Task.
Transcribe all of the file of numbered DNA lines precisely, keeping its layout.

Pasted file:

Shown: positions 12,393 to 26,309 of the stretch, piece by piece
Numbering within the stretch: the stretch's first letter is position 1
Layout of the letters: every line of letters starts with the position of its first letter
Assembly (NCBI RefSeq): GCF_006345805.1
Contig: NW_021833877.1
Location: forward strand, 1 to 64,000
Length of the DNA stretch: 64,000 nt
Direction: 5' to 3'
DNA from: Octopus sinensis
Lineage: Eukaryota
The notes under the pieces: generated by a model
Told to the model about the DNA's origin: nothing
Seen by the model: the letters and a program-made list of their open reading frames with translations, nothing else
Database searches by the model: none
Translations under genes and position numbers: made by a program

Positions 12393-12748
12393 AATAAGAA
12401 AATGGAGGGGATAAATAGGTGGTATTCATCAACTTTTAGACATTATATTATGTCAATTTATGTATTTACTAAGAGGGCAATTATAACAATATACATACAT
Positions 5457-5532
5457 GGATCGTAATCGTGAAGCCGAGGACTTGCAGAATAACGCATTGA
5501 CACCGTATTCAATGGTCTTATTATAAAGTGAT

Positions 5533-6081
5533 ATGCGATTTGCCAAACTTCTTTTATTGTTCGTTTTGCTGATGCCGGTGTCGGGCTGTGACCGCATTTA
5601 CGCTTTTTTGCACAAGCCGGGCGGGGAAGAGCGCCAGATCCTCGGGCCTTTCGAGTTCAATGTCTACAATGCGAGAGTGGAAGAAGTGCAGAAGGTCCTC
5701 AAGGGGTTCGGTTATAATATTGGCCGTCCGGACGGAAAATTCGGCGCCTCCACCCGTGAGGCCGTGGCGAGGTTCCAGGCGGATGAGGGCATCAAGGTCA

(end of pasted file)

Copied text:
Shown: positions 12,393 to 26,309 of the stretch, piece by piece
Numbering within the stretch: the stretch's first letter is position 1
Layout of the letters: every line of letters starts with the position of its first letter
Assembly (NCBI RefSeq): GCF_006345805.1
Contig: NW_021833877.1
Location: forward strand, 1 to 64,000
Length of the DNA stretch: 64,000 nt
Direction: 5' to 3'
DNA from: Octopus sinensis
Lineage: Eukaryota
The notes under the pieces: generated by a model
Told to the model about the DNA's origin: nothing
Seen by the model: the letters and a program-made list of their open reading frames with translations, nothing else
Database searches by the model: none
Translations under genes and position numbers: made by a program

Positions 12393-12748
12393 AATAAGAA
12401 AATGGAGGGGATAAATAGGTGGTATTCATCAACTTTTAGACATTATATTATGTCAATTTATGTATTTACTAAGAGGGCAATTATAACAATATACATACAT
Positions 5457-5532
5457 GGATCGTAATCGTGAAGCCGAGGACTTGCAGAATAACGCATTGA
5501 CACCGTATTCAATGGTCTTATTATAAAGTGAT

Positions 5533-6081
5533 ATGCGATTTGCCAAACTTCTTTTATTGTTCGTTTTGCTGATGCCGGTGTCGGGCTGTGACCGCATTTA
5601 CGCTTTTTTGCACAAGCCGGGCGGGGAAGAGCGCCAGATCCTCGGGCCTTTCGAGTTCAATGTCTACAATGCGAGAGTGGAAGAAGTGCAGAAGGTCCTC
5701 AAGGGGTTCGGTTATAATATTGGCCGTCCGGACGGAAAATTCGGCGCCTCCACCCGTGAGGCCGTGGCGAGGTTCCAGGCGGATGAGGGCATCAAGGTCA